* The government must find an ink that is poisonous to inhale. Every cigarette must have a text printed with this ink stating: “Warning! This ink is poisonous when inhaled.”
English Mixture pipe tobacco has a quite basic and mild flavour. I tried it first in a cigarette with 50% English Mixture and 50% Manitou Gold, rolled like an ordinary hand-rolled cigarette. It tasted simply of nothing. So I had to tweak the proportions of the tobaccos a little, and roll a thicker and a tighter cigarette. Then I could get a nice, if quite ordinary pipe tobacco taste. There’s nothing wrong with English Mixture, but given its high price I expected something more.
Manitou Gold is simply the best rolling tobacco to mix with pipe tobaccos. It is additive free Virginian tobacco, and it tastes simply of nothing. Were it not so damn expensive, I’d use it exclusively. Its use in this cigarette was justified, since with other rolling tobaccos, there is a serious risk of masking the aroma of the pipe tobacco.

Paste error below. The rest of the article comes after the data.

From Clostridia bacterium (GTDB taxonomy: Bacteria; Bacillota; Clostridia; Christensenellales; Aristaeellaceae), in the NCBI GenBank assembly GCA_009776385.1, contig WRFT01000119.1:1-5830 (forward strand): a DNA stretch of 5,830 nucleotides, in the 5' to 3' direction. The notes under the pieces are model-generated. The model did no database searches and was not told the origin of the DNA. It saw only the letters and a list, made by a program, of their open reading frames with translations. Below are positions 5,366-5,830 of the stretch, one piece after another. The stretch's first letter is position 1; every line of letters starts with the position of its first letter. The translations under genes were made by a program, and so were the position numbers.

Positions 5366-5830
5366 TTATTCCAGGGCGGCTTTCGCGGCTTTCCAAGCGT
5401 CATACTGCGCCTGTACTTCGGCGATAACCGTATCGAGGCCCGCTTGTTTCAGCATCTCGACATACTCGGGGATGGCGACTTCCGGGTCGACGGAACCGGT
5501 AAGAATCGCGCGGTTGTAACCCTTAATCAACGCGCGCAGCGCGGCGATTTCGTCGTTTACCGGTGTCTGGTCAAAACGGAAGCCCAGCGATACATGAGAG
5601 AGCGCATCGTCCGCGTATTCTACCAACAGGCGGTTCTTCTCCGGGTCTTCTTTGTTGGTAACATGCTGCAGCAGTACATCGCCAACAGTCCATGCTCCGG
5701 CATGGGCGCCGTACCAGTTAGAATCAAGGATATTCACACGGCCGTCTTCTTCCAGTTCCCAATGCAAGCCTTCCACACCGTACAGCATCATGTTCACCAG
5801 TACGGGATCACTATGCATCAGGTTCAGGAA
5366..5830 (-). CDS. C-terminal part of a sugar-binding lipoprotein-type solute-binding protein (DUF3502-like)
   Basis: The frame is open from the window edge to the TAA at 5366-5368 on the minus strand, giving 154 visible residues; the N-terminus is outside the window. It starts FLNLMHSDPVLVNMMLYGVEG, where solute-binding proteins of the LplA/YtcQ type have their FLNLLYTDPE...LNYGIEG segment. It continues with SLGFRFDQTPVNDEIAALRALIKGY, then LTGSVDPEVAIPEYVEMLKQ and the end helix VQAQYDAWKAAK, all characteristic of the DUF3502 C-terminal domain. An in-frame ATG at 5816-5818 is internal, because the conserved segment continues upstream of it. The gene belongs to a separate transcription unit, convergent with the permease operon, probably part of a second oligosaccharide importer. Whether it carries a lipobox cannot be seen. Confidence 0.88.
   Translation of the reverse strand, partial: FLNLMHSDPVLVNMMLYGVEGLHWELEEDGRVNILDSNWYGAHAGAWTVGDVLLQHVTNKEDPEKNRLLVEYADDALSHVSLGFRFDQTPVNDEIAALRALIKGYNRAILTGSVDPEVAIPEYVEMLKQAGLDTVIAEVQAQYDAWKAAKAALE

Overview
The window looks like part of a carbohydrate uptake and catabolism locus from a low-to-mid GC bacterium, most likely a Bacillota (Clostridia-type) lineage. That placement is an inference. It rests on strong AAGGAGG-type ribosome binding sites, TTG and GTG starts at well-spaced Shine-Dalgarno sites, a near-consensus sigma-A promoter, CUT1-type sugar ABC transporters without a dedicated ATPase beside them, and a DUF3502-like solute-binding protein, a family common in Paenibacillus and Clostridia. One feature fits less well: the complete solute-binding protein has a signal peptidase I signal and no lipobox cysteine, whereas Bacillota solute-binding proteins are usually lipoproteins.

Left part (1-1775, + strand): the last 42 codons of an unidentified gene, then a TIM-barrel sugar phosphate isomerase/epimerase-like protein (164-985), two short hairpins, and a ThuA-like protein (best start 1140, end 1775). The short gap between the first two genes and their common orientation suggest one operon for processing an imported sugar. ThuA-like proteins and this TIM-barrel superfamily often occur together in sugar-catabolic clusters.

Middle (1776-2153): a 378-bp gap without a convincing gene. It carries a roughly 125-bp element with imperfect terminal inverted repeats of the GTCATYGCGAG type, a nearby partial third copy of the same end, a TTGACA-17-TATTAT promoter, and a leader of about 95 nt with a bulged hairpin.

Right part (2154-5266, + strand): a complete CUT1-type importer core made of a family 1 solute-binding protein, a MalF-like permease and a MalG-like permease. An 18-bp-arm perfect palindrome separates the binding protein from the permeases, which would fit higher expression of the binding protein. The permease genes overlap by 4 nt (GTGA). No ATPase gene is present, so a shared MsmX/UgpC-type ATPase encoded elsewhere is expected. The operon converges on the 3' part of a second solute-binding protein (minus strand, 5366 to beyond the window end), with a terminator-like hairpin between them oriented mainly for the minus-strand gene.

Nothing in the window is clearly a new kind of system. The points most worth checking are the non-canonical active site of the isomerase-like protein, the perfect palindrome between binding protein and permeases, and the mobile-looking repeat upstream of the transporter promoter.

I did not have high expectations with this one, but I was positively surprised. I used Brown Sugar Cognac & Honey flavoured rolling paper. I guess Brown Sugar is the brand, and cognac and honey are what it is supposed to taste. Honey tasted clearly, cognac less so, but you could sense some booze-related aroma. With these papers you basically get the same effect as with 50% cheap booze-flavoured pipe tobacco, such as Caravelle. I could be nice to try these papers with 50% some extremely neutral pipe tobacco such as Peterson Sherlock Holmes. There’s no point using these papers with any pipe tobacco that has a dominating aroma in itself.
The downside of these papers is that they are so thick that they are difficult to manipulate. It is practically impossible to roll a tight cigarette with them. Also, due to the thickness of the paper and the weakness of the glue, getting the glue stick was quite difficult. The papers are also a bit pricey. In this cigarette, the paper costed a bit more than the tobacco itself.